Invastor logo
No products in cart
No products in cart

Ai Content Generator

Ai Picture

Tell Your Story

My profile picture
6658f48d978ac76bfaac9681

Can the US President Pardon a convicted felon convicted in a state court?

a month ago
0
228

According to the United States Constitution, the President of the United States has the power to grant pardons for federal offenses. However, this power does not extend to convictions in state courts.


The President's pardon power is outlined in Article II, Section 2, Clause 1 of the Constitution, which states that the President "shall have Power to grant Reprieves and Pardons for Offenses against the United States, except in Cases of Impeachment." This means that the President can only pardon individuals who have been convicted of federal crimes.


When it comes to state convictions, the power to grant pardons lies with the governors of each respective state. Each state has its own process and criteria for granting pardons, which can vary significantly. For example, in California, the governor has the authority to grant pardons or commute sentences, while in Texas, the governor can only recommend clemency to the Texas Board of Pardons and Paroles.


Here are a few examples to illustrate the distinction between federal and state pardons:


  1. In 2017, President Donald Trump pardoned Joe Arpaio, the former sheriff of Maricopa County, Arizona, who had been convicted of criminal contempt of court for violating a federal court order. This pardon was within the President's power, as the conviction was for a federal offense.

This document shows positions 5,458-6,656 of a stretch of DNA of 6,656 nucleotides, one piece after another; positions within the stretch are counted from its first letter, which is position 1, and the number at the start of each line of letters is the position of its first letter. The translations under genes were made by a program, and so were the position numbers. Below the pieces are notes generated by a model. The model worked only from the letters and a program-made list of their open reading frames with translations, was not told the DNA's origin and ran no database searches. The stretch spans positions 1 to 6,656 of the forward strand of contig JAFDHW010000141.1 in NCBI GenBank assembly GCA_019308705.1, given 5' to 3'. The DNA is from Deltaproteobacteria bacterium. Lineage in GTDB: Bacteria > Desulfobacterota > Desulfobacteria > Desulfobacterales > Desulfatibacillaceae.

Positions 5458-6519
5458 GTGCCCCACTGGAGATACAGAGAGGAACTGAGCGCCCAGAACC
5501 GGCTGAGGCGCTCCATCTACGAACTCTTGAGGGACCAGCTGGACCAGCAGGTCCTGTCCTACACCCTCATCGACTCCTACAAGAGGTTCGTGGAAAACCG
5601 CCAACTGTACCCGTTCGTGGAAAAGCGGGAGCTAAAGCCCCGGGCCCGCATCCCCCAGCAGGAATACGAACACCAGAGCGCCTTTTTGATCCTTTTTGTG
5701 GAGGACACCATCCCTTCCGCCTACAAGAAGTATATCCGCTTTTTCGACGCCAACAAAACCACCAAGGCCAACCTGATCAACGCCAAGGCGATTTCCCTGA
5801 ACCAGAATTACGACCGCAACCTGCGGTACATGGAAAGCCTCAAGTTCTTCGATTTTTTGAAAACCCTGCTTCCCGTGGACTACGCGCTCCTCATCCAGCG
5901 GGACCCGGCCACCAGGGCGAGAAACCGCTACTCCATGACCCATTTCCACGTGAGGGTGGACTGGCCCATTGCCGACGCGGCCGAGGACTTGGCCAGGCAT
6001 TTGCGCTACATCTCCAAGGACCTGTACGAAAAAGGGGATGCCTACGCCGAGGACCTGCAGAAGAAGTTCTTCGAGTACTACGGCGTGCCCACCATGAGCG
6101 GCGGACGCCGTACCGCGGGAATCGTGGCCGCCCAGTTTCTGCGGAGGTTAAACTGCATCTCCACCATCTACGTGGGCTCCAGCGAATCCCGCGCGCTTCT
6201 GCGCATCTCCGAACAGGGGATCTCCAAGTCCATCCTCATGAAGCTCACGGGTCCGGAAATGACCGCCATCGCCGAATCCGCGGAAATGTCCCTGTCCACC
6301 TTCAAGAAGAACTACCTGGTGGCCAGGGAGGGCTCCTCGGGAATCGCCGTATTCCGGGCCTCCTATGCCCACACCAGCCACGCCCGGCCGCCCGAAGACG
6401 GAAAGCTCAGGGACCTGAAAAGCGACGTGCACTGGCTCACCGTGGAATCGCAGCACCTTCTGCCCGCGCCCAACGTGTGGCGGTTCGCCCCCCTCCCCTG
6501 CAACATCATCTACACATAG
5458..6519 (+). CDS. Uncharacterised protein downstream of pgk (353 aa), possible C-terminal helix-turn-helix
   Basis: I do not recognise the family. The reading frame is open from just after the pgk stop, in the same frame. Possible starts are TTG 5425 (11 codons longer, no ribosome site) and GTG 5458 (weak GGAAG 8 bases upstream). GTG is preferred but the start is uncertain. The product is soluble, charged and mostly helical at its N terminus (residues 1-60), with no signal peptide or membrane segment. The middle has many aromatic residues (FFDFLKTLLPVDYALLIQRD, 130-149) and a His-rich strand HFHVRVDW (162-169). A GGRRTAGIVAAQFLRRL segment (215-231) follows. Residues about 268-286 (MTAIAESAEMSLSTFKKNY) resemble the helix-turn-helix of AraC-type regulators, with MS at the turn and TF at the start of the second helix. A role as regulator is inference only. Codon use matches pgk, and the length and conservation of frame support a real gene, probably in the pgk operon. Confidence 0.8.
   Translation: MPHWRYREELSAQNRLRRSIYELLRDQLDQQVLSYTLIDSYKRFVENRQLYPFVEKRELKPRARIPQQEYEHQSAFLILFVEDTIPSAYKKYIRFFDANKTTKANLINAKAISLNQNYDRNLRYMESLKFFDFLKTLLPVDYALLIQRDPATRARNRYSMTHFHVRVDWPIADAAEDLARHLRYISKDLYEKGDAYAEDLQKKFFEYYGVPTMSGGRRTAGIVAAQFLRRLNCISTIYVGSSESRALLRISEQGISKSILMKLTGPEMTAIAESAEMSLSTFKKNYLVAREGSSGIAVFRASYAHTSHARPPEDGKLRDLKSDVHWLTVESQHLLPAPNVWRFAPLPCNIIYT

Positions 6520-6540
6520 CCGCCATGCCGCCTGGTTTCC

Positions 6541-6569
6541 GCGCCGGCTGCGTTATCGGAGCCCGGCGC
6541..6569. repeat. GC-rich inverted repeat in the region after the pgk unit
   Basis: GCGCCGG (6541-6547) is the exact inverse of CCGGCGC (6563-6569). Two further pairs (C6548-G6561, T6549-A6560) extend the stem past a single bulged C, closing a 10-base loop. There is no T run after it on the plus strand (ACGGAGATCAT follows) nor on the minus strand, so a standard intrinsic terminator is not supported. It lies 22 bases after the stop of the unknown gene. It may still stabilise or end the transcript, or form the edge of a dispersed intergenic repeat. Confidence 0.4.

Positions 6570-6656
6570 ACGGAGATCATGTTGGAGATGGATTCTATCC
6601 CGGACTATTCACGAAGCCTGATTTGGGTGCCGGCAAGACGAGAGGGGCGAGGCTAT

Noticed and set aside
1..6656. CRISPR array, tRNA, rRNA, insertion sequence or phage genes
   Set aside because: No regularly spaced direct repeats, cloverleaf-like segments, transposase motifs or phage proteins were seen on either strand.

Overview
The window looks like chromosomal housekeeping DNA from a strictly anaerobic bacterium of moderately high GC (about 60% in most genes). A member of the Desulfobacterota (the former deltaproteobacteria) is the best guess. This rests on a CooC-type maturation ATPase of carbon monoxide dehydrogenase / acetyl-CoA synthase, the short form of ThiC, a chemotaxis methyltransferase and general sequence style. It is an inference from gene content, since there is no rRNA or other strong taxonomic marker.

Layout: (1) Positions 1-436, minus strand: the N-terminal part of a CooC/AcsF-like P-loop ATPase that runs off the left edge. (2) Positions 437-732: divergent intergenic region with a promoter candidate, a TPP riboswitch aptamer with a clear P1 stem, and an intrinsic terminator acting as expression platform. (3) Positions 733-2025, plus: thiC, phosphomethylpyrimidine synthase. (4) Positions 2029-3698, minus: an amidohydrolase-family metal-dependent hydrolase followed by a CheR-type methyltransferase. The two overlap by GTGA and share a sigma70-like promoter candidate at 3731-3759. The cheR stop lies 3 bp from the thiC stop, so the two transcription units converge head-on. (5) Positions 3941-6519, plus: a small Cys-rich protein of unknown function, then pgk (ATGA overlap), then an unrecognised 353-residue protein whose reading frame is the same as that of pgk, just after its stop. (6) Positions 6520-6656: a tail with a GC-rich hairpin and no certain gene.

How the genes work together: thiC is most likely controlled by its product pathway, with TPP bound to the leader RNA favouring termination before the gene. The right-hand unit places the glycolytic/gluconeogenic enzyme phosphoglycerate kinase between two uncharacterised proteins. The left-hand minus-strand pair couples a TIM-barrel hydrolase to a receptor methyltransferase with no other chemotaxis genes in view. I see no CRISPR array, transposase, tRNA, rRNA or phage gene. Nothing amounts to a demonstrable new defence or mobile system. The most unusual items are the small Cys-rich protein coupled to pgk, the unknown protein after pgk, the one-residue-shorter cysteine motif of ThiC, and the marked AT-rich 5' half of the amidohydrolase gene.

2. In 2019, California Governor Gavin Newsom granted pardons to several individuals who had been convicted of state offenses, including drug offenses, firearm offenses, and theft. These pardons were within the governor's power, as they were for state convictions.


It's important to note that while the President cannot pardon state convictions, he or she does have the power to commute federal sentences. Commutation is the reduction of a sentence, either in whole or in part, while leaving the conviction intact. This power allows the President to grant clemency to federal prisoners, even if they were convicted in a state court.


In conclusion, the US President does not have the power to pardon individuals who have been convicted in state courts. The power to grant pardons for state convictions lies with the governors of each respective state. The President's pardon power is limited to federal offenses as outlined in the Constitution.


References:

  1. United States Constitution, Article II, Section 2, Clause 1 - https://www.archives.gov/founding-docs/constitution-transcript#toc-article-ii-
  2. "Presidential Pardons and the Constitution" - https://constitutioncenter.org/interactive-constitution/interpretation/article-ii/clauses/779

User Comments

User Comments

There are no comments yet. Be the first to comment!

Related Posts

    There are no more blogs to show

    © 2024 Invastor. All Rights Reserved